|JCC: Old approach to Invaders Bay project |
By LARA PICKFORD-GORDON Friday, November 18 2011
THE MINISTRY of Planning and the Environment’s (MPE) handling of the Request for Proposals (RFP) for further development of “the most valuable piece of property”- Invaders Bay, was yesterday described as representing a “continuation of the old” approach under the PNM in which there was a lack of transparency.
The Joint Consultative Council for the Construction Industry (JCC) has questioned the MPE’s involvement since the land at Invaders Bay fell under the purview of the Urban Development Corporation of TT (Udecott), which was responsible for the land reclamation there more than ten years ago.
At a media briefing at Hilton Trinidad yesterday president of JCC Afra Raymond called for the MPE to “take the opportunity to withdraw this RFP and revise the process.” The MPE issued the RFP in August for interested parties to outline plans for developing 70 acres south of Movietowne. Recently, Planning Minister Dr Bhoe Tewarie said the proposal selected would be known in two weeks.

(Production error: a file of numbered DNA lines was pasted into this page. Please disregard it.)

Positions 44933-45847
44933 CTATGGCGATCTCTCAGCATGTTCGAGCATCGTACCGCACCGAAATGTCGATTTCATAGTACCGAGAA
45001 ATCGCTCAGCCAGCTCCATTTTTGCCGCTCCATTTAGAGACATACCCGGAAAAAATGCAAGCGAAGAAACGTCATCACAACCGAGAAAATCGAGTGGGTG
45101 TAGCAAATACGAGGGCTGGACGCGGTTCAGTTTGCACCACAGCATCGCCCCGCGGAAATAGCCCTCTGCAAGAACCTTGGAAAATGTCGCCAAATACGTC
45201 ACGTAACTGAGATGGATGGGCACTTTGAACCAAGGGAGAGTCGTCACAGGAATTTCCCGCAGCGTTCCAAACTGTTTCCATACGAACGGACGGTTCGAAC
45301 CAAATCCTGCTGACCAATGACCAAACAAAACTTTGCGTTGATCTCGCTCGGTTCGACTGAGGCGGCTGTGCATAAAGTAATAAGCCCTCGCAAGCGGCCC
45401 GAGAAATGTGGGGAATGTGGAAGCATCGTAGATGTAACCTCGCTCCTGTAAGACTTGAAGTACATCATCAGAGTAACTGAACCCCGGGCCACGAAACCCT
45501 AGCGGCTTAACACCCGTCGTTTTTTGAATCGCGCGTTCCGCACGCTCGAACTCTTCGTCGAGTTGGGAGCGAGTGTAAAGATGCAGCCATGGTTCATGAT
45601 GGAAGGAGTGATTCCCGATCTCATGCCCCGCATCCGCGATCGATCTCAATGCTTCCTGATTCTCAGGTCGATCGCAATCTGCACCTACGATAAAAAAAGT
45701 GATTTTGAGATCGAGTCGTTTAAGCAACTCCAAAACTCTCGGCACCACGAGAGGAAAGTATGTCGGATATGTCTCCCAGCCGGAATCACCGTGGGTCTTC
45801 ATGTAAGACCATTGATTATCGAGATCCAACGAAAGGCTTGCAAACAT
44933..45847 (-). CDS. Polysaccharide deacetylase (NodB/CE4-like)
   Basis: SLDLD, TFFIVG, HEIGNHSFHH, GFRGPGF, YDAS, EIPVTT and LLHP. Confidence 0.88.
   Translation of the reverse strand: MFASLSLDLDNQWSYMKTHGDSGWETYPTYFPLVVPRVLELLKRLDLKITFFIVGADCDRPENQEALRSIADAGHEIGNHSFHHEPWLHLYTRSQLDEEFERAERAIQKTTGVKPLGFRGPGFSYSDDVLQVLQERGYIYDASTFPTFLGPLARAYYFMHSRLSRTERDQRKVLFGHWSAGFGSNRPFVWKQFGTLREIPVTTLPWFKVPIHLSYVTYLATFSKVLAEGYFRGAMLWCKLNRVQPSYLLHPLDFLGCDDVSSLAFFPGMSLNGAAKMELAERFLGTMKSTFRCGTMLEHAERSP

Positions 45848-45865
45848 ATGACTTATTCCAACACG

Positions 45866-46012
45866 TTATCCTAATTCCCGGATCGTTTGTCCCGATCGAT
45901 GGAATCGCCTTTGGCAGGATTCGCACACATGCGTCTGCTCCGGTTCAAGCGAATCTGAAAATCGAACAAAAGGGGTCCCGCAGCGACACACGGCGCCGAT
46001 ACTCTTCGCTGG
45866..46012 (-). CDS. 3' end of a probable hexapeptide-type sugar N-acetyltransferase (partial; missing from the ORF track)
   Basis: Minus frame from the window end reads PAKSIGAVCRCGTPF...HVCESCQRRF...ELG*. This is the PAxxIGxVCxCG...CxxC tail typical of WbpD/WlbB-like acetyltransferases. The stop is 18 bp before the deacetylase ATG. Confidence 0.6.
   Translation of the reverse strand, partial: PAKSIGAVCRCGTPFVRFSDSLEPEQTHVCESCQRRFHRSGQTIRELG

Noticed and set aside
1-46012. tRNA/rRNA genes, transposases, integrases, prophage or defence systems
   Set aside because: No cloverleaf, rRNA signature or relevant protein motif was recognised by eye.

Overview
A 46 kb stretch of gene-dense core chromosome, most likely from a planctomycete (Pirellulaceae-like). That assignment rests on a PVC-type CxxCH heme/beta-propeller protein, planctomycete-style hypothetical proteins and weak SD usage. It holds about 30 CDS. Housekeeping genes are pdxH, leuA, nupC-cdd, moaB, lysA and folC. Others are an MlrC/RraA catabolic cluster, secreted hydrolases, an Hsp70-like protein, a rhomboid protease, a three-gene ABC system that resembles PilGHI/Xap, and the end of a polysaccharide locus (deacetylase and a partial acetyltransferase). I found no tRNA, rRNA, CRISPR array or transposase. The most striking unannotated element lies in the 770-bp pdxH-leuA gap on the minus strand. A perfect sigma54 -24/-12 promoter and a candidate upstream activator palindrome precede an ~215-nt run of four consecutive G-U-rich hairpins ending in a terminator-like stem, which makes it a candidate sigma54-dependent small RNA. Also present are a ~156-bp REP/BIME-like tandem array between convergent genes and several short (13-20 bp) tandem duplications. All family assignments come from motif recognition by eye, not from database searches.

“The land at Invaders Bay belongs to Udecott, so why should the Minister of Planning be involved in this process in the first place? What is the interest that got the Ministry of Planning involved, without a plan?” asked Winston Riley, immediate past president of the JCC.
Riley said there is a clear conflict of interest for an organisation responsible for approving plans and protecting the public interest to be introducing plans.
Contacted yesterday about the planned development at Invaders Bay, Udecott chairman Jearlean John yesterday said Udecott had no involvement in the RFP for the project although it had “jurisdiction” for the land.
“As it stands now we have no role,” she said. A cabinet note (John could not recall the date) had made Udecott the project manager for work.
John said “the Ministry of Planning has taken a lead role on it.” She said Udecott was in the process of having Invaders Bay “vested” with it.
This would involve the Solicitor General and Commissioner of State Lands.
Among the concerns the JCC had with the process used by the ministry are: lack of a “proper Needs Assessment,” no information on the Invaders Bay development matrix, and absence of Environmental Impact Assessment (EIA). The RFP said proposals would be evaluated in accordance with the matrix.